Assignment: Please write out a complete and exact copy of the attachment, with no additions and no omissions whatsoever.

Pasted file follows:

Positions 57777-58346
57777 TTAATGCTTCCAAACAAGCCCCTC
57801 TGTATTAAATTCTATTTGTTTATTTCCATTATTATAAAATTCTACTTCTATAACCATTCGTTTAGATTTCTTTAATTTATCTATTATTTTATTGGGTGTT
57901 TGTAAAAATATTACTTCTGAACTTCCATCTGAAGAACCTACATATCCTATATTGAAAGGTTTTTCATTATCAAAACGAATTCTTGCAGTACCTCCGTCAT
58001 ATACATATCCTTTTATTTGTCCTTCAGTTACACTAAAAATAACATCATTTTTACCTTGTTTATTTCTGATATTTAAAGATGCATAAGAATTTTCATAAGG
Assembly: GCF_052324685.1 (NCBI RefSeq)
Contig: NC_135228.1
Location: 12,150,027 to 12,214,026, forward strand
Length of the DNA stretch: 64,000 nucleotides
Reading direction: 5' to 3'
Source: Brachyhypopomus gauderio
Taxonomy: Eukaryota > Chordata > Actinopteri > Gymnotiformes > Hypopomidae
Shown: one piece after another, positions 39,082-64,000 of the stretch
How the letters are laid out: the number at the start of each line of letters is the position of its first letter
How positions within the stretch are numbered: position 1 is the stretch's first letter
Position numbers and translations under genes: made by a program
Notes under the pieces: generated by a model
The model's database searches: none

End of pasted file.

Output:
Positions 57777-58346
57777 TTAATGCTTCCAAACAAGCCCCTC
57801 TGTATTAAATTCTATTTGTTTATTTCCATTATTATAAAATTCTACTTCTATAACCATTCGTTTAGATTTCTTTAATTTATCTATTATTTTATTGGGTGTT
57901 TGTAAAAATATTACTTCTGAACTTCCATCTGAAGAACCTACATATCCTATATTGAAAGGTTTTTCATTATCAAAACGAATTCTTGCAGTACCTCCGTCAT
58001 ATACATATCCTTTTATTTGTCCTTCAGTTACACTAAAAATAACATCATTTTTACCTTGTTTATTTCTGATATTTAAAGATGCATAAGAATTTTCATAAGG
Assembly: GCF_052324685.1 (NCBI RefSeq)
Contig: NC_135228.1
Location: 12,150,027 to 12,214,026, forward strand
Length of the DNA stretch: 64,000 nucleotides
Reading direction: 5' to 3'
Source: Brachyhypopomus gauderio
Taxonomy: Eukaryota > Chordata > Actinopteri > Gymnotiformes > Hypopomidae
Shown: one piece after another, positions 39,082-64,000 of the stretch
How the letters are laid out: the number at the start of each line of letters is the position of its first letter
How positions within the stretch are numbered: position 1 is the stretch's first letter
Position numbers and translations under genes: made by a program
Notes under the pieces: generated by a model
The model's database searches: none